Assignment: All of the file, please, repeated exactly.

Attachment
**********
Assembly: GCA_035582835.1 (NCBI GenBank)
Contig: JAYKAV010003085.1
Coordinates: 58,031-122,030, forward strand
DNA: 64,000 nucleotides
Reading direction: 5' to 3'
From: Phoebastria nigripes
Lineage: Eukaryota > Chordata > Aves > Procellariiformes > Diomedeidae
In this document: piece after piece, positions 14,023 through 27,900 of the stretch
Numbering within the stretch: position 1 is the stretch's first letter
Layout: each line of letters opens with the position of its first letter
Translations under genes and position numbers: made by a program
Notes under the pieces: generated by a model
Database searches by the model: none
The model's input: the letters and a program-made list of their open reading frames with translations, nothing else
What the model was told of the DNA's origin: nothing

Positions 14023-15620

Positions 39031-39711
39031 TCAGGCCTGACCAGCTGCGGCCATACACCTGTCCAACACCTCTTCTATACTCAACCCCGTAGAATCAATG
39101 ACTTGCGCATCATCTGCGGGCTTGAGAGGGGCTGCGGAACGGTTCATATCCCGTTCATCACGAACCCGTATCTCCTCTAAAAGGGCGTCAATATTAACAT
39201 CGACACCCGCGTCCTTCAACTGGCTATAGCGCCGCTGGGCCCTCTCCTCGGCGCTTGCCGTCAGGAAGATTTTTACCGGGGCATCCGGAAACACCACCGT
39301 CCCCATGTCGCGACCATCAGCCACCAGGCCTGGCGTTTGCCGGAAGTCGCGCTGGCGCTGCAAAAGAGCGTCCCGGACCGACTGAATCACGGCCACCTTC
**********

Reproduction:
Assembly: GCA_035582835.1 (NCBI GenBank)
Contig: JAYKAV010003085.1
Coordinates: 58,031-122,030, forward strand
DNA: 64,000 nucleotides
Reading direction: 5' to 3'
From: Phoebastria nigripes
Lineage: Eukaryota > Chordata > Aves > Procellariiformes > Diomedeidae
In this document: piece after piece, positions 14,023 through 27,900 of the stretch
Numbering within the stretch: position 1 is the stretch's first letter
Layout: each line of letters opens with the position of its first letter
Translations under genes and position numbers: made by a program
Notes under the pieces: generated by a model
Database searches by the model: none
The model's input: the letters and a program-made list of their open reading frames with translations, nothing else
What the model was told of the DNA's origin: nothing

Positions 14023-15620

Positions 39031-39711
39031 TCAGGCCTGACCAGCTGCGGCCATACACCTGTCCAACACCTCTTCTATACTCAACCCCGTAGAATCAATG
39101 ACTTGCGCATCATCTGCGGGCTTGAGAGGGGCTGCGGAACGGTTCATATCCCGTTCATCACGAACCCGTATCTCCTCTAAAAGGGCGTCAATATTAACAT
39201 CGACACCCGCGTCCTTCAACTGGCTATAGCGCCGCTGGGCCCTCTCCTCGGCGCTTGCCGTCAGGAAGATTTTTACCGGGGCATCCGGAAACACCACCGT
39301 CCCCATGTCGCGACCATCAGCCACCAGGCCTGGCGTTTGCCGGAAGTCGCGCTGGCGCTGCAAAAGAGCGTCCCGGACCGACTGAATCACGGCCACCTTC